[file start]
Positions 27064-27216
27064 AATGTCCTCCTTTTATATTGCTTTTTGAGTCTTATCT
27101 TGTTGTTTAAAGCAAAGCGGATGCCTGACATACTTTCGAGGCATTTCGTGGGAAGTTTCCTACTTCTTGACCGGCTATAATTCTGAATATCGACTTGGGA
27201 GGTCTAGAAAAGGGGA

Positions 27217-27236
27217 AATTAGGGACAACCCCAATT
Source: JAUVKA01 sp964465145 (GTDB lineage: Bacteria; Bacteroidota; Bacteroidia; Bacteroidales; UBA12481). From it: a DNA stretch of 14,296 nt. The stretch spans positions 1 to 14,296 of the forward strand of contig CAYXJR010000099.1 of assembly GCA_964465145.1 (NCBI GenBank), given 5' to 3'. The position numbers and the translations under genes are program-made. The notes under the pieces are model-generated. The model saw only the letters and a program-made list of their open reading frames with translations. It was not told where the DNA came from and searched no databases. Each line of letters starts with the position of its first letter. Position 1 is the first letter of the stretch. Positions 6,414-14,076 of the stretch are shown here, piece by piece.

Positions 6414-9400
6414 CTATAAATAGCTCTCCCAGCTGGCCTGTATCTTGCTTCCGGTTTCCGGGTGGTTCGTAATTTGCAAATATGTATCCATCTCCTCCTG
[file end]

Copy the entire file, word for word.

Positions 27064-27216
27064 AATGTCCTCCTTTTATATTGCTTTTTGAGTCTTATCT
27101 TGTTGTTTAAAGCAAAGCGGATGCCTGACATACTTTCGAGGCATTTCGTGGGAAGTTTCCTACTTCTTGACCGGCTATAATTCTGAATATCGACTTGGGA
27201 GGTCTAGAAAAGGGGA

Positions 27217-27236
27217 AATTAGGGACAACCCCAATT
Source: JAUVKA01 sp964465145 (GTDB lineage: Bacteria; Bacteroidota; Bacteroidia; Bacteroidales; UBA12481). From it: a DNA stretch of 14,296 nt. The stretch spans positions 1 to 14,296 of the forward strand of contig CAYXJR010000099.1 of assembly GCA_964465145.1 (NCBI GenBank), given 5' to 3'. The position numbers and the translations under genes are program-made. The notes under the pieces are model-generated. The model saw only the letters and a program-made list of their open reading frames with translations. It was not told where the DNA came from and searched no databases. Each line of letters starts with the position of its first letter. Position 1 is the first letter of the stretch. Positions 6,414-14,076 of the stretch are shown here, piece by piece.

Positions 6414-9400
6414 CTATAAATAGCTCTCCCAGCTGGCCTGTATCTTGCTTCCGGTTTCCGGGTGGTTCGTAATTTGCAAATATGTATCCATCTCCTCCTG